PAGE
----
Raising Richmond: Take it outside

Find summer fun in your own backyard. Literally.

We have four pockets of non-errand, non-nap time on the weekends that are good for planning extended activities. And every weekend, if we have free time, I want to try to do something different or at least new to my daughter, but talk myself out of it after weighing the cost vs. its actual value. Some examples:

Flying Squirrels Game

  • Estimated cost: $50 (Three $7 general admission tickets, plus food that costs about $5 for whatever you get).
  • Pros: Nutzy-watching, baseball is the only sport I understand, funn
  • Cons: I can’t actually watch the game with a small child in tow. Our experiences have been that neither parent sits at the same time, and that we just take turns getting terrible food to distract our child from playing on the world’s scariest steps. Also, last summer I’m pretty sure that I gave up and watched my daughter eat popcorn off the bleacher floor so that I could sit down for a minute. That’s on me, though.

King’s Dominion

  • Estimated cost: A million dollars ($41 for a kid, $54 for adults, $15 parking, plus whatever it now costs to get a video recording of the three of us performing Bel Biv Devoe’s “Poison”).
  • Pros: King’s Dominion is awesome.
  • Cons: It’s really expensive. And unless we bring a third adult to babysit, my husband and I can’t enjoy the park like normal people and can just watch the kid ride rides and then ride roller coasters alone (sad trombone). Plus to get our money’s worth we’d have to push through naptime and then there would probably be a candy-related meltdown on International Street while 17-year-old park employees try to take our photo to sell back to us in keychain-form.

See how I do that? I’m such a killjoy. We do plenty of extracurricular things that aren’t just playground visits, but in my personal frenzy to find bigger things to take up our weekend, I forget that my daughter loves those playground visits. While I was sitting in my backyard this weekend thinking about what to do next, I noticed that she was happily playing with her sandbox, not needing to go anywhere else. We have made our backyard the best place to be on the weekends.

This works out for everyone. We have a nice-sized yard with (thanks to some dog-related shenanigans) 3/4 of a privacy fence. More time spent outside means more time for the dog outside. A tired dog = happier me. There’s a shady crape myrtle tree and a little hill good for rolling down. I have my tiny vegetable garden with produce ready to pick. We’ve never had a lot of toys in the yard, but currently there are some bubbles, badminton rackets and shuttlecocks, plenty of real and plastic tools for digging in the dirt, a T-ball set, and butterflies/airplanes overhead (all the things that small kids like).


Recently, I purchased a Sterilite container to hold a small bag of sand that had been sitting in my yard for maybe two years. For $5 we now have a small sandbox with a lid. It’s a mess, but she has fun when she plays in it.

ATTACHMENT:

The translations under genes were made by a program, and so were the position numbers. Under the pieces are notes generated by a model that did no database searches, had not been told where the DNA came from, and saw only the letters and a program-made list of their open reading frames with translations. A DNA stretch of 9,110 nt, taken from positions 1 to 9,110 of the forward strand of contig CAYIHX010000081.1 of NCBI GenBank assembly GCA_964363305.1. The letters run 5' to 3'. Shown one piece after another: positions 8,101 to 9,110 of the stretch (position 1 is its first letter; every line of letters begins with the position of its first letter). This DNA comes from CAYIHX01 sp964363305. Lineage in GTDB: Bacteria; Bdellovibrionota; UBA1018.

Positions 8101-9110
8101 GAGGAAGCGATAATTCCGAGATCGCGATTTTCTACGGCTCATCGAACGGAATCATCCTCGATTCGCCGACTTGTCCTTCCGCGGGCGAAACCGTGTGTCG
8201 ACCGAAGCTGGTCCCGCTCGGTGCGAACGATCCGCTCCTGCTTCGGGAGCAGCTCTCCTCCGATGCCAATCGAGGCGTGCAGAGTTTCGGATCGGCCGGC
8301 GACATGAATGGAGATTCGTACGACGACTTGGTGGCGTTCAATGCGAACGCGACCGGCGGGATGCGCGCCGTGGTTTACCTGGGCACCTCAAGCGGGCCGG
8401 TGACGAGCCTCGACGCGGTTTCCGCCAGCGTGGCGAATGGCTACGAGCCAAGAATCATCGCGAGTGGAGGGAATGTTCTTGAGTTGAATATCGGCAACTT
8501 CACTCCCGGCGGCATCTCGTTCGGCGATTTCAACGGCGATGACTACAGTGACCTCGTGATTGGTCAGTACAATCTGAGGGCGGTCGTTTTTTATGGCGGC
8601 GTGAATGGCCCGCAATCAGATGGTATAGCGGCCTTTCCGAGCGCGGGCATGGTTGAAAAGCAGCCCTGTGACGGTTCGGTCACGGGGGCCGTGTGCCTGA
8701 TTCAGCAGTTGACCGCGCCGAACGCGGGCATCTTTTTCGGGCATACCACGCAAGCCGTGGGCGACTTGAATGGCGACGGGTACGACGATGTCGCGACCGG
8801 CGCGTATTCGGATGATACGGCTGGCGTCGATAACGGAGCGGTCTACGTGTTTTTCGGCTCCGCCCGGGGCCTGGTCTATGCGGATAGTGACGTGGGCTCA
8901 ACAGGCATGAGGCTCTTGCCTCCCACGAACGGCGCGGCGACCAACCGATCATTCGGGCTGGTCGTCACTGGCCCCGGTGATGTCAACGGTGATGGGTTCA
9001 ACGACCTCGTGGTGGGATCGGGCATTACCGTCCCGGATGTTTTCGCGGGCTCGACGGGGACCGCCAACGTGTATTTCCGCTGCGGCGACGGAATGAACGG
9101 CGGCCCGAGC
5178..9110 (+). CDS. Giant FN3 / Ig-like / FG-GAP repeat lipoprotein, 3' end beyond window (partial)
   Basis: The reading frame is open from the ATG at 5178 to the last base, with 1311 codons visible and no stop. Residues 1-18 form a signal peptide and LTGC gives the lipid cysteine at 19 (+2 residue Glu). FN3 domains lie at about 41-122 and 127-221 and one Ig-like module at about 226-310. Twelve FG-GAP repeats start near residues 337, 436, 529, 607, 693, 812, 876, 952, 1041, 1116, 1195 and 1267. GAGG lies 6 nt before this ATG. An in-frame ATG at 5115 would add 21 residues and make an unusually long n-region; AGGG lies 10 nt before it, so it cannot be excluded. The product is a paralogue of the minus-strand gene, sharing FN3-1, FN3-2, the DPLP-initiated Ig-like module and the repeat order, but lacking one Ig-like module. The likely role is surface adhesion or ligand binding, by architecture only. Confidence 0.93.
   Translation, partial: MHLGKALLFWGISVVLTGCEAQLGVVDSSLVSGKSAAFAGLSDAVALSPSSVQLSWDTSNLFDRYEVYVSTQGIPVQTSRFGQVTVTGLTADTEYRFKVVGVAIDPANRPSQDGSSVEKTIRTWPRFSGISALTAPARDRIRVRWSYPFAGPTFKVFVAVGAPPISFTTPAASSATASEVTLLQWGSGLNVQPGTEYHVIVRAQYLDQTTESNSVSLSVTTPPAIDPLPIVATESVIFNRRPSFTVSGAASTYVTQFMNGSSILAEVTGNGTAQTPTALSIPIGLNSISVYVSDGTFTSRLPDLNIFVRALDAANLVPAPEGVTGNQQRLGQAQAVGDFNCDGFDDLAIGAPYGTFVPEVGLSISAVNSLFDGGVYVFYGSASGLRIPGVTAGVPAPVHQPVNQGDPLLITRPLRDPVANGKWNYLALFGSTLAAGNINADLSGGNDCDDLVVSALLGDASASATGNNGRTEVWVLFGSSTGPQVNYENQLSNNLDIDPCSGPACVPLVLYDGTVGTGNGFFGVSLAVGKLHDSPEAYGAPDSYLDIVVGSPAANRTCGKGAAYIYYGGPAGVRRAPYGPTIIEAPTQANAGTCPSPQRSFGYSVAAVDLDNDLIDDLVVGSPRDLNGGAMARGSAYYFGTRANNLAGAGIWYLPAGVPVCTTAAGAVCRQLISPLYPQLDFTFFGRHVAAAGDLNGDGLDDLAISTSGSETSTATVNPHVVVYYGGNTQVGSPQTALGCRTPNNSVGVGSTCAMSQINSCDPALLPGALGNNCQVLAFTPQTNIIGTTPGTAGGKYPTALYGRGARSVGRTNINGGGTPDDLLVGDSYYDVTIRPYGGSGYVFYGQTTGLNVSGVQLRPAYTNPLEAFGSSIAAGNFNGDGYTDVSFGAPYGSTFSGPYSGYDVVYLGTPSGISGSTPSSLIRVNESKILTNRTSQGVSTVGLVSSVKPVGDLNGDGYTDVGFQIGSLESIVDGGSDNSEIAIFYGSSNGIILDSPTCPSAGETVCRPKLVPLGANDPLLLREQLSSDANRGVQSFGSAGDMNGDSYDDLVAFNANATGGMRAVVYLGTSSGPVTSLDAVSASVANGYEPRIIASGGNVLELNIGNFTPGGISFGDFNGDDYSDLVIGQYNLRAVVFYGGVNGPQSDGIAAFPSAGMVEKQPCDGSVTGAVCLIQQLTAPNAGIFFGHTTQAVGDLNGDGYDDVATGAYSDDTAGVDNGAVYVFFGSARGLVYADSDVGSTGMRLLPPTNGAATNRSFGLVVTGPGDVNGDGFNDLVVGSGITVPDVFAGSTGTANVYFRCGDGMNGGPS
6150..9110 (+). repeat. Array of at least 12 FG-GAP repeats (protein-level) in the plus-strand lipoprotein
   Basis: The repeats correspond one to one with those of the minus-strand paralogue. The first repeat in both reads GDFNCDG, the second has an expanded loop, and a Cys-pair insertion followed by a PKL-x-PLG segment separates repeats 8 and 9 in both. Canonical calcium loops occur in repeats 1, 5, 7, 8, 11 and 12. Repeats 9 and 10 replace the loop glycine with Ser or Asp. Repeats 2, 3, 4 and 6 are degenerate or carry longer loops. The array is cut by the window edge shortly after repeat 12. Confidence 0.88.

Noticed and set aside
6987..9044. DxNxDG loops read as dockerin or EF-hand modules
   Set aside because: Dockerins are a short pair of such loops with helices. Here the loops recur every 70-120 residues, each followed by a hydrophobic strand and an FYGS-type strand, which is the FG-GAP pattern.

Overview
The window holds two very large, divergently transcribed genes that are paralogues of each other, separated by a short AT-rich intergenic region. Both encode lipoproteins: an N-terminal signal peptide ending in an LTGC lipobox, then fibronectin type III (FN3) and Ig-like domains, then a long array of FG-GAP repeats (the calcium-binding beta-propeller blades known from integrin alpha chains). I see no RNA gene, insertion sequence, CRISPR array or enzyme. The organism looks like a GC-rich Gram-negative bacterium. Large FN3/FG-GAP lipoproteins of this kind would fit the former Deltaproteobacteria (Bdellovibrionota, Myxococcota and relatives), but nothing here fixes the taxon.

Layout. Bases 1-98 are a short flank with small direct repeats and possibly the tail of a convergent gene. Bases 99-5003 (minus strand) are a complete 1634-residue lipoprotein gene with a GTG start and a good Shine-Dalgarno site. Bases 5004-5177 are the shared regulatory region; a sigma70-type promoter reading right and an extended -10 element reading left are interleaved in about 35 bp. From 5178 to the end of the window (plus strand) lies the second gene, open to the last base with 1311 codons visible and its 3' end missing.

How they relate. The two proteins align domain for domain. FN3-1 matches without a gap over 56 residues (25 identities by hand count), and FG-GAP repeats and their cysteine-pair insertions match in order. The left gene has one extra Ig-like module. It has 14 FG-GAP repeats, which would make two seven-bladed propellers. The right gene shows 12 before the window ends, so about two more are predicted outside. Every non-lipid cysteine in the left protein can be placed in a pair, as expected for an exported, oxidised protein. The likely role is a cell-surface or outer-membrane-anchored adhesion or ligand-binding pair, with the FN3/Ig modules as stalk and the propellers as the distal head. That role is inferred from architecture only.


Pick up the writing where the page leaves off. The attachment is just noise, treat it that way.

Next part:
Last summer our backyard was lousy with mosquitos. I thought it would be a good idea to dump a bag of pea gravel1 in her tiny swimming pool, which immediately ruined the pool and, until I threw it out (probably months later), served as a mosquito hatchery. Mosquitoes were already bad last year, and I made it worse.

But now we have a new pool,2 fewer bugs,3 and more things to do in our backyard. My daughter likes to join me and her dad whenever we take the dog out and makes that quick chore last way longer than we intend. She likes to play pretend games (in which I often have to play a Sea Witch that turns things into gold), wants to wait for the sunset at 6:40 PM, is amazed by lightning bugs when she’s up late enough to see them, and shows off our garden to visitors.

Why aim any higher for expensive summer entertainment when we’re all perfectly fine eating cheap popsicles outside? Plus, it brings more of the weekend vibe to our free time-starved weeknights by being able to roll outside for some quick tiny-pool splashing or a round of baseball, which my daughter still thinks we’re playing when we play with the badminton set (she also beeps and pretends to push buttons on the handle to let me know what the score is).

While I will probably still crunch the numbers to figure out if doing something else is worth it on the weekend (I’m sure we’ll be at the Diamond soon enough), our backyard is still the best value in town. Second best: someone else’s backyard.

  1. The small bag of sand and pea gravel came from my mom. They were both the byproduct of me telling her about some project I was going to do. I never follow through on anything, but my mom still gives me 1/20th of the supplies to make it when I do bring up a project. 
  2. I bought the pool for $11 at Kroger. I wasn’t sure it would fit in the backseat of my sedan if my daughter was also in the car. I made it work although she basically had the pool smooshed on her face for the ten-minute ride home. She thought it was really funny. She’s a champ! 
  3. Fun tip: We have a tray for making large bubbles that is about twelve-inches in diameter. When we leave it out with bubble solution in it, it traps and kills mosquitoes. I feel like I’ve made the world a better place. 
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Kelly Gerow

Kelly Gerow lives and writes in Richmond. She probably does other stuff in Richmond, too.

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